Kyokushuho T.Erdenebaatar has continuously performed well in the top division of Japanese professional sumo since his debut in 2008. The young sumo wrestler, born in 1988, has previously won juryo and jonidan division tournaments and advanced to the top division in 2012. He is a little bigger than average sumo wrestlers, with a height of 191 cm and weight of 153 kg.
Just recently, he competed in the Spring Grand Sumo Tournament and was ranked fifth in the East Maegashira of the top (Makuuchi) division. Kyokushuho T.Erdenebaatar spoke about himself and his journey in becoming a professional sumo wrestler in the interview below.
You were ranked fifth in the East Maegashira in the spring banzuke, rankings of professional sumo wrestlers published before each official tournament. Bazuke is said to be very important for sumo wrestlers and that they await its release in high anticipation. Did you expect yourself to be ranked so high this year?
Earning a new, higher title is thrilling. On the other hand, you have no choice but to pray and hope that your rank hasn’t fallen too much after doing badly in a tournament. I had a rough idea about which rank I would reach if I won a certain number of matches last month. The ranking wouldn’t change much if all sumo wrestlers do well at the previous month’s tournament, but it changes drastically if many sumo wrestlers had skipped or performed badly. Sometimes, ranks can jump up by two ranking. In general, sumo wrestlers can guess their rank before a bazuke is published. We all await its publication in high anticipation as it shows sumo wrestlers’ hard-work and effort through scores.
What does banzuke mean to you?
It’s an evaluation of me and a very important document showing my status. There are four title holders or champions in my rank. I’m one of the key sumo wrestlers so I have to always stay in the front row of any reception or measure. The name of sumo wrestlers without a title are written in tiny letters, but names are written in larger fonts when they earn a title. These types of small differentiation and changes influence on the mentality of sumo wrestlers a lot. It gives joy and happiness to us. I actually keep all of these banzuke documents.
Before the opening of sumo tournaments, you have been performing the ring-entering ceremony for purifying the arena along with Yokozuna Hakuho M.Davaajargal and Brazilian-born Maegashira Kaisei Ichiro. How does it feel to perform such an honorable ceremony?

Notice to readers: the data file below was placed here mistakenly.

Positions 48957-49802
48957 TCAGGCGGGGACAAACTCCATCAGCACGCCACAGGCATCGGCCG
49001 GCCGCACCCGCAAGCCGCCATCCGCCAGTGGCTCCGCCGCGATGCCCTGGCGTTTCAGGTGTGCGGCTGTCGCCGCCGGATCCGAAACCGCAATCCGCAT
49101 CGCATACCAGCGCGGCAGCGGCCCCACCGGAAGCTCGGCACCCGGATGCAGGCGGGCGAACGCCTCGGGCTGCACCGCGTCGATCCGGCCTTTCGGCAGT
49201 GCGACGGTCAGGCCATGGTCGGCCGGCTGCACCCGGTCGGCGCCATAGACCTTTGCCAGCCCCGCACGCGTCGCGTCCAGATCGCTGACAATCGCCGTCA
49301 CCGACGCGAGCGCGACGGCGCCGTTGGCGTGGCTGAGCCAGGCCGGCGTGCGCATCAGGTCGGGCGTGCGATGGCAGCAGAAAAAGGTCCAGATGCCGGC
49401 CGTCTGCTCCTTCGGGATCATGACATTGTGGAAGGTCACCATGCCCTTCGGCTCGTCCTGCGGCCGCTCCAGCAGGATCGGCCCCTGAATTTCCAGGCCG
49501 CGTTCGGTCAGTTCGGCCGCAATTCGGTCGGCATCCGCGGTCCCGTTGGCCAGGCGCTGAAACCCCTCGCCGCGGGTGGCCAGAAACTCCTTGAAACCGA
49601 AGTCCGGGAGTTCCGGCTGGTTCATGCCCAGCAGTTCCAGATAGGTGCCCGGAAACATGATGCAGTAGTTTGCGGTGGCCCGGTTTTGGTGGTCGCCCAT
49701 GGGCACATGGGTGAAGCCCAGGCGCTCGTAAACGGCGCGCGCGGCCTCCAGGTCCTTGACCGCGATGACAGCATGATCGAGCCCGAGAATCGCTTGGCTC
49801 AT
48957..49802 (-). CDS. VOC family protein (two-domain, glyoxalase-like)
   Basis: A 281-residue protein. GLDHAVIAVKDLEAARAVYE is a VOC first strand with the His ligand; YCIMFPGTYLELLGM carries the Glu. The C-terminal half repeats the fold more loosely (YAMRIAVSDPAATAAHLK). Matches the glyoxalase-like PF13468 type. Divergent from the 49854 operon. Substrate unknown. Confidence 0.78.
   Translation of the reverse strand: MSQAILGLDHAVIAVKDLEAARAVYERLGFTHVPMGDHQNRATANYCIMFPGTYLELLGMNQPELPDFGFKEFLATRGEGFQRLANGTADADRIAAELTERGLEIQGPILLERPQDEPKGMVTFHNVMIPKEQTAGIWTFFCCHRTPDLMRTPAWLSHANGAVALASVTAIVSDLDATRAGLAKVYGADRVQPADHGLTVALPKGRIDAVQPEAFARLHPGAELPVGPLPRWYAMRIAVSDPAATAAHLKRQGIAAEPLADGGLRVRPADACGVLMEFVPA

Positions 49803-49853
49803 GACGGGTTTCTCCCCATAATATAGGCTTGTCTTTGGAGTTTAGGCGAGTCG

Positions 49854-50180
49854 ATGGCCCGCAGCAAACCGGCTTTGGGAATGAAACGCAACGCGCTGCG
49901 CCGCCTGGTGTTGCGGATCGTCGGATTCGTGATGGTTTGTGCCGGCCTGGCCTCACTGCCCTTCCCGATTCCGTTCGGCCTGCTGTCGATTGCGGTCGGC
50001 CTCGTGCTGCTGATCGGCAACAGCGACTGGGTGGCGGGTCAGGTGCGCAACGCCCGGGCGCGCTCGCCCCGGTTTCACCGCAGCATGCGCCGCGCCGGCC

Only sumo wrestlers in the makuuchi division can perform this ceremony. In the previous spring tournament, I assisted Yokozuna Hakuho M.Davaajargal as the tsuyuharai, dew sweeper, but this time, I was the tachimochi, sword carrier. Only high-ranking sumo wrestlers are able to become the sword carrier. I have to hold the sword for 15 days of the tournament and it feels splendid.
I think I said that I wanted to quickly enter the top division and perform the ring-entering ceremony in my first interview after entering the juryo division. I’m very proud of myself for being able to participate for so long in this ceremony at the beginning of every tournament day. Before, Kyokutenho N.Tsevegnyam participated in the ring-entering ceremony for many years.
Maegashira Kaisei Ichiro is a strong sumo wrestler in the same stable as you. What do you think about him?
Kaisei used to belong to the Tomozuna Stable. We became part of the same stable, Oshima Stable, when our coach Oshima retired. We used to be opponents before, but now, we are quite close since we’re both foreign sumo wrestlers. He started training in sumo two years before me. We got along well from the start because we were both far from home and share the same heartache. Japanese sumo wrestlers hardly feel home-sick because they can go visit their family anytime.
I feel like I have a high responsibility when I consider that countless people are relying on me and watching me. The thought that I can’t return without accomplishing anything after coming so far motivates me the most.
Famous Mongolian former sumo wrestlers, including Kyokushuzan D.Batbayar and Kyokutenho N.Tsevegnyam, used to train at the Tomozuna Stable. What does it mean for you to be in the same stable as them?
I enjoyed watching sumo even in Mongolia. I came to Japan for a high school with a special program for sumo. When I was in my second year of high school, I met with Kyokutenho N.Tsevegnyam with a friend. I was able to join my current stable soon after I graduated because Kyokushuzan D.Batbayar retired and the stable had an opening for another foreign trainee.
Is it true that you were quite skilled in sumo when you were in middle school?